Metropolitan State University

DKTA 100 : Dakota Language and Culture

A. Course Description
Credits: 4
Lab Hours/ Weeks: Corequisites: None
Lecture Hours/ Week :  
MnTC Goals: Goal 08 - Global Perspective , Goal 07 - Human Diversity
 
This course applies an immersion approach to learning Dakota, the Indigenous language of the Dakota people. The language offers key insights into the formation and transmission of Dakota cultural identities and worldviews. The course is part of larger community efforts to retain and use Dakota and contribute to world-wide efforts to preserve Indigenous languages. Students in the course will learn Dakota grammatical structures and build a working vocabulary sufficient for beginning-level conversations.
B. Course Effective Dates: 05/09/2013 - Present
C. Outline of Major Content Areas:
See Course Description for major content areas.
D. Learning Outcomes (General)
  1. Students will attain a beginning to intermediate level ability in conversational Dakota.
  2. Students will be introduced to the ways Dakota language and culture participate in global processes of linguistic and cultural change that are affecting all indigenous languages. This will help students not only to understand the development of and the changing meanings of group identities in the United States, but also to understand the individual and institutional dynamics of unequal power relations between groups in contemporary society.
  3. As students gain a general appreciation of the Dakota language and the value of revitalizing it, they will analyze their own attitudes, behaviors, concepts and beliefs regarding diversity, racism, and bigotry, and will better understand the role of a world citizen and the responsibility world citizens share for their common global future.
  4. Students will attain a beginning to intermediate level comprehension of conversational Dakota.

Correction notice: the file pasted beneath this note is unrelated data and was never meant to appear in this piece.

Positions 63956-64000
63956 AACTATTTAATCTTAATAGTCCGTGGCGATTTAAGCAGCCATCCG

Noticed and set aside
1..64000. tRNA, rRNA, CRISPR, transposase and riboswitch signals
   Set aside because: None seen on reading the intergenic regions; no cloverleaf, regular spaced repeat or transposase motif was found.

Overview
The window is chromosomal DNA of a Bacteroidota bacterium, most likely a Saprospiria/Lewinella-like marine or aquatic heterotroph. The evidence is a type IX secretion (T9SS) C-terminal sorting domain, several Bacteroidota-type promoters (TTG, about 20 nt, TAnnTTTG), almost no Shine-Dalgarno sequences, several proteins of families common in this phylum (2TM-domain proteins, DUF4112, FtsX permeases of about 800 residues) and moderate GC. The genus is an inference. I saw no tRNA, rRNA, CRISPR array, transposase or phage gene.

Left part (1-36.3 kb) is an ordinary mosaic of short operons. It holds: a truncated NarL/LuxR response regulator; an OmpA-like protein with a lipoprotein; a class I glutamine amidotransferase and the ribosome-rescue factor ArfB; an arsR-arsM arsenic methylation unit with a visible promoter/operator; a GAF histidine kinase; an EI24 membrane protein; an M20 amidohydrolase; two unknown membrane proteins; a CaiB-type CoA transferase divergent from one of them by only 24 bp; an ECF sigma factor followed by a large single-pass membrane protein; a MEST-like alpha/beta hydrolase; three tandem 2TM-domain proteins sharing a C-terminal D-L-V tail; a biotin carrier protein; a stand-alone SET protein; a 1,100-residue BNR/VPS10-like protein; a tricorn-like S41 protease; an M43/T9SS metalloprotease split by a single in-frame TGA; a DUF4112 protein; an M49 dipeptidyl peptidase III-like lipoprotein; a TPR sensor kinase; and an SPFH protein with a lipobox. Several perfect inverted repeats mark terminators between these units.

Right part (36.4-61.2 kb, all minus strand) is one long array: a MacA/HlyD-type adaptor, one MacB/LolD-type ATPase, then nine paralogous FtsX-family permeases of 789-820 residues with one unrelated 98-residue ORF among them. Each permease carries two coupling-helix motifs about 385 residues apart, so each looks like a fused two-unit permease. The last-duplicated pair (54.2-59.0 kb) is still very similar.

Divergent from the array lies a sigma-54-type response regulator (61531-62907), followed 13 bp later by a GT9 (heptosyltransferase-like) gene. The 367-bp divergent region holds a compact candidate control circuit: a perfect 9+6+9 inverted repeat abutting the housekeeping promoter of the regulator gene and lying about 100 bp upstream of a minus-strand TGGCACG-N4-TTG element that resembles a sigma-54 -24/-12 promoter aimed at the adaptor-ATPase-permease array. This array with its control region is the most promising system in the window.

5. Students will begin to build a working vocabulary in the Dakota language.
  6. Students will produce natural sounding speech.
  7. Students will know how to write in the Double Vowel Orthography.
  8. Students will begin to build a grammatical knowledge (i.e. the mechanics) of the Dakota language. This includes a knowledge of the conjugational system of Dakota, word order, sentence formation, the phonology of Dakota, and its stress patterns.
  9. Students will learn ways Dakota culture is expressed in the language, and demonstrate knowledge of cultural, social, religious and linguistic differences. This will help provide provide students with communication skills necessary for living and working effectively in a society with great population diversity.
  10. Students will understand ways the Dakota language has been shaped by interactions with other cultural and linguistic groups, and they will learn to describe and analyze some of the political, economic, and cultural elements which influence relations of states and societies in their historical and contemporary dimensions.
  11. Students will analyze specific intergroup problems related to changes in the Dakota language and consider the cultural, economic, and political differences that affect their solution.
E. Learning Outcomes (MN Transfer Curriculum)
Goal 08 - Global Perspective
  1. Demonstrate knowledge of cultural, social, religious and linguistic differences.
  2. Analyze specific international problems, illustrating the cultural, economic, and political differences that affect their solution.
  3. Describe and analyze political, economic, and cultural elements which influence relations of states and societies in their historical and contemporary dimensions.
  4. Understand the role of a world citizen and the responsibility world citizens share for their common global future.
Goal 07 - Human Diversity
  1. Demonstrate an awareness of the individual and institutional dynamics of unequal power relations between groups in contemporary society.
  2. Analyze their own attitudes, behaviors, concepts and beliefs regarding diversity, racism, and bigotry.
  3. Understand the development of and the changing meanings of group identities in the United States' history and culture.
  4. Describe and discuss the experience and contributions (political, social, economic, etc.) of the many groups that shape American society and culture, in particular those groups that have suffered discrimination and exclusion.
  5. Demonstrate communication skills necessary for living and working effectively in a society with great population diversity.
G. Special Information
None